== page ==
Even after Parliament commanded that they be made available, that was sone so grudgingly, with security restrictions reminicent of national atomic secrets that there was a long queue to examine them. Yet, the cupboard was bare.

Finally David Davis was forced to admit to a committee that there had, in fact, been no impact assessments carried out.

fortunately, a video of this scene has been made available



keep to the Fen Causeway

by Helen (lareinagal at yahoo dot co dot uk) on Wed Dec 6th, 2017 at 10:13:11 PM EST
Brexit: Theresa May says she will not explain how UK will prevent a hard Irish border until later in EU talks

That's nice but meanwhile ...

The Taoiseach and British Prime Minister Theresa May have spoken by telephone this afternoon, where Leo Varadkar reiterated the firm Irish position regarding the text of the Brexit deal as outlined by him on Monday.


She believed in nothing; only her skepticism kept her from being an atheist. -- Jean-Paul Sartre
by ATinNM on Wed Dec 6th, 2017 at 11:23:32 PM EST
The whole point of the Irish government wanting the Border issue resolved as part of phase I was to prevent it becoming a bargaining chip in Phase II. Theresa May seems to be trying to take it off the table in phase one in order to use it as a means of forcing the EU to grant the UK seamless access to the CU/SM in phase 2 - as otherwise a hard border in Ireland would result.

Neither Ireland nor the EU are going to accept that. There will be no phase II unless May faces down the DUP or effectively goes for the Norway+ option.- in which case she will have to face down her Brexiteers. I'm beginning to think May might welcome a general election at this point to get out of this impossible position. So she might proceed with the agreement reached last Monday and dare the DUP to bring her down.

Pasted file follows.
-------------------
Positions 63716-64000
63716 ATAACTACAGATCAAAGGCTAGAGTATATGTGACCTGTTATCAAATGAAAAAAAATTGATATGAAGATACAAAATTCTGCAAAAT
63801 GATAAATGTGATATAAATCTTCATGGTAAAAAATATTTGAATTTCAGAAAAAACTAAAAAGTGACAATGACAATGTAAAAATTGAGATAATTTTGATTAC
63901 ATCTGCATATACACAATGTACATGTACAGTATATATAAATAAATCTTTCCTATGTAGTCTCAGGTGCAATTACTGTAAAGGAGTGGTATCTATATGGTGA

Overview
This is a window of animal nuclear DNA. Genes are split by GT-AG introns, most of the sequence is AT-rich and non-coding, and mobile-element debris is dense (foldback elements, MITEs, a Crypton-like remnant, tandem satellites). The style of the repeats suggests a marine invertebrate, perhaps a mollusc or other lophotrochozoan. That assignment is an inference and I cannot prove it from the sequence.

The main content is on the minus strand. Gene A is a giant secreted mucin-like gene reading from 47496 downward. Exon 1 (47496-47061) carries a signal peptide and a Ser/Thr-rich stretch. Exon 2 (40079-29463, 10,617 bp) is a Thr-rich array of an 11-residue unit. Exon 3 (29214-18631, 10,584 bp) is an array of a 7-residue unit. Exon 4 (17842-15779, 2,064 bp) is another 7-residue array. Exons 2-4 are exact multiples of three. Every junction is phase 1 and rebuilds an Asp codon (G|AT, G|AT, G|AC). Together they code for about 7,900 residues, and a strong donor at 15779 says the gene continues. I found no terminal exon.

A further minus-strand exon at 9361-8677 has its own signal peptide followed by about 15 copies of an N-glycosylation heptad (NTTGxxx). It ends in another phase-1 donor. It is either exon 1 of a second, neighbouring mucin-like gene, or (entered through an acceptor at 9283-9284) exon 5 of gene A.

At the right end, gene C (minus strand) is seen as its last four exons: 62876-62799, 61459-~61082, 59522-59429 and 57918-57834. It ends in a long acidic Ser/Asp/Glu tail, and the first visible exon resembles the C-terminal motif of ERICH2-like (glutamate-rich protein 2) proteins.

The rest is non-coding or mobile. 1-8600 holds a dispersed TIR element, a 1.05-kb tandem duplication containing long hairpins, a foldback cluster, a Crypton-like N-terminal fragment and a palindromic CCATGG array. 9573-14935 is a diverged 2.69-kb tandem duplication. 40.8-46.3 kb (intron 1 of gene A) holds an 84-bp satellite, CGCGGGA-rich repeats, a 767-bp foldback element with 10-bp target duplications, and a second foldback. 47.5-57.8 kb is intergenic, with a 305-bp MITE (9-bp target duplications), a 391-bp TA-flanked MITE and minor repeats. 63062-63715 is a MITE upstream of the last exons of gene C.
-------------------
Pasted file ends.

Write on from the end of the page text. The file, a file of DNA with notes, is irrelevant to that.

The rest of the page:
The only other option is a no-deal Brexit, so if she doesn't want that she may as well hand over the leadership. The only question now is whether it will be to some other Tory or to Corbyn by way of an election. Personally I think Rees-Mogg is always good for a laugh... As an arch-Catholic he can present a coalition with the DUP as a mending of fences after the Reformation, consigning that unfortunate chapter in Europe's history to the history books. The only question is will the Queen convert back to Catholicism...

Index of Frank's Diaries

by Frank Schnittger (mail Frankschnittger at hot male dotty communists) on Wed Dec 6th, 2017 at 11:55:38 PM EST
[ Parent ]
The Irish government would have to be comprised of fools and idiots to let May & Co. get away with "postponing" the Irish Question until Phase 2.  

Right now.  As of 6 December 2017.  The only thing May seems able to get is a No-Deal Brexit.  Her Tory replacement would either be in the same situation or would welcome a No-Deal.  The chances of another election seem remote, to me.  But I do admit you'uns o'er there have a better grasp of the on-the-ground realities than I.

She believed in nothing; only her skepticism kept her from being an atheist. -- Jean-Paul Sartre

by ATinNM on Thu Dec 7th, 2017 at 01:30:57 AM EST
[ Parent ]
Well Helen does have the advantage of being able to talk to real Brits in their natural habitat. I have to make do with ex-pats and ne'er do wells who decided to inflict their talents on foreigners. And reading the Guardian, FT, and Independent obviously doesn't count as communing with the spirit of the nation. I can only read the Mail/Express/Sun etc. for a few minutes before feeling that my hands are dirty. The BBC seems a shadow of its former self and an organ of the Tory establishment. It managed to completely ignore Davis' bare faced lies to Parliament... public accountability indeed.

Index of Frank's Diaries
by Frank Schnittger (mail Frankschnittger at hot male dotty communists) on Thu Dec 7th, 2017 at 10:03:30 AM EST
[ Parent ]